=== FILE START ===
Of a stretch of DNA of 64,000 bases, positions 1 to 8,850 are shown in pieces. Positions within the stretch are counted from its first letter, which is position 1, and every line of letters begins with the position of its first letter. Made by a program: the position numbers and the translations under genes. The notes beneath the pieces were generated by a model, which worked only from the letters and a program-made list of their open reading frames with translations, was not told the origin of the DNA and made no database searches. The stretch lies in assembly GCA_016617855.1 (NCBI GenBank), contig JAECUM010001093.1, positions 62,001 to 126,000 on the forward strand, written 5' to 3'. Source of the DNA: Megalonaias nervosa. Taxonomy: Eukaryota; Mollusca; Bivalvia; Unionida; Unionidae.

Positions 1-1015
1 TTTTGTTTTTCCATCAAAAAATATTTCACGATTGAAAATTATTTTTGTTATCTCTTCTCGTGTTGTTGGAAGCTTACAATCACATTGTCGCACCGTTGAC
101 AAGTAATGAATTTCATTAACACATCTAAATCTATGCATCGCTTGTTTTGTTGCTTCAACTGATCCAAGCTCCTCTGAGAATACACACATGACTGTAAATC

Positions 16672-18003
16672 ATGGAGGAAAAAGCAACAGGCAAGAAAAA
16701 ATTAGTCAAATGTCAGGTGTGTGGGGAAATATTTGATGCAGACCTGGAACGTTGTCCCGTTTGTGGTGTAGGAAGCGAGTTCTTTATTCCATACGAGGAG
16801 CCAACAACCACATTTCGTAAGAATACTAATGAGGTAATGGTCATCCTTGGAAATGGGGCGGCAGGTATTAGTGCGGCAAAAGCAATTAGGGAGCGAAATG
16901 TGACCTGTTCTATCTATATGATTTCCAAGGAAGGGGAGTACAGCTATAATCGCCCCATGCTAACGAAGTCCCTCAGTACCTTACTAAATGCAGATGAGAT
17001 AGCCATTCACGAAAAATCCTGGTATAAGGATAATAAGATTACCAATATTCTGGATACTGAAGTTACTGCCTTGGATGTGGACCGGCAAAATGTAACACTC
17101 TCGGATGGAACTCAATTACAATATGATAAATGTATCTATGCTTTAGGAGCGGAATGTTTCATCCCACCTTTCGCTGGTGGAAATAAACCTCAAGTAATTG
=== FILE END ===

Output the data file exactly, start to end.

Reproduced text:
Of a stretch of DNA of 64,000 bases, positions 1 to 8,850 are shown in pieces. Positions within the stretch are counted from its first letter, which is position 1, and every line of letters begins with the position of its first letter. Made by a program: the position numbers and the translations under genes. The notes beneath the pieces were generated by a model, which worked only from the letters and a program-made list of their open reading frames with translations, was not told the origin of the DNA and made no database searches. The stretch lies in assembly GCA_016617855.1 (NCBI GenBank), contig JAECUM010001093.1, positions 62,001 to 126,000 on the forward strand, written 5' to 3'. Source of the DNA: Megalonaias nervosa. Taxonomy: Eukaryota; Mollusca; Bivalvia; Unionida; Unionidae.

Positions 1-1015
1 TTTTGTTTTTCCATCAAAAAATATTTCACGATTGAAAATTATTTTTGTTATCTCTTCTCGTGTTGTTGGAAGCTTACAATCACATTGTCGCACCGTTGAC
101 AAGTAATGAATTTCATTAACACATCTAAATCTATGCATCGCTTGTTTTGTTGCTTCAACTGATCCAAGCTCCTCTGAGAATACACACATGACTGTAAATC

Positions 16672-18003
16672 ATGGAGGAAAAAGCAACAGGCAAGAAAAA
16701 ATTAGTCAAATGTCAGGTGTGTGGGGAAATATTTGATGCAGACCTGGAACGTTGTCCCGTTTGTGGTGTAGGAAGCGAGTTCTTTATTCCATACGAGGAG
16801 CCAACAACCACATTTCGTAAGAATACTAATGAGGTAATGGTCATCCTTGGAAATGGGGCGGCAGGTATTAGTGCGGCAAAAGCAATTAGGGAGCGAAATG
16901 TGACCTGTTCTATCTATATGATTTCCAAGGAAGGGGAGTACAGCTATAATCGCCCCATGCTAACGAAGTCCCTCAGTACCTTACTAAATGCAGATGAGAT
17001 AGCCATTCACGAAAAATCCTGGTATAAGGATAATAAGATTACCAATATTCTGGATACTGAAGTTACTGCCTTGGATGTGGACCGGCAAAATGTAACACTC
17101 TCGGATGGAACTCAATTACAATATGATAAATGTATCTATGCTTTAGGAGCGGAATGTTTCATCCCACCTTTCGCTGGTGGAAATAAACCTCAAGTAATTG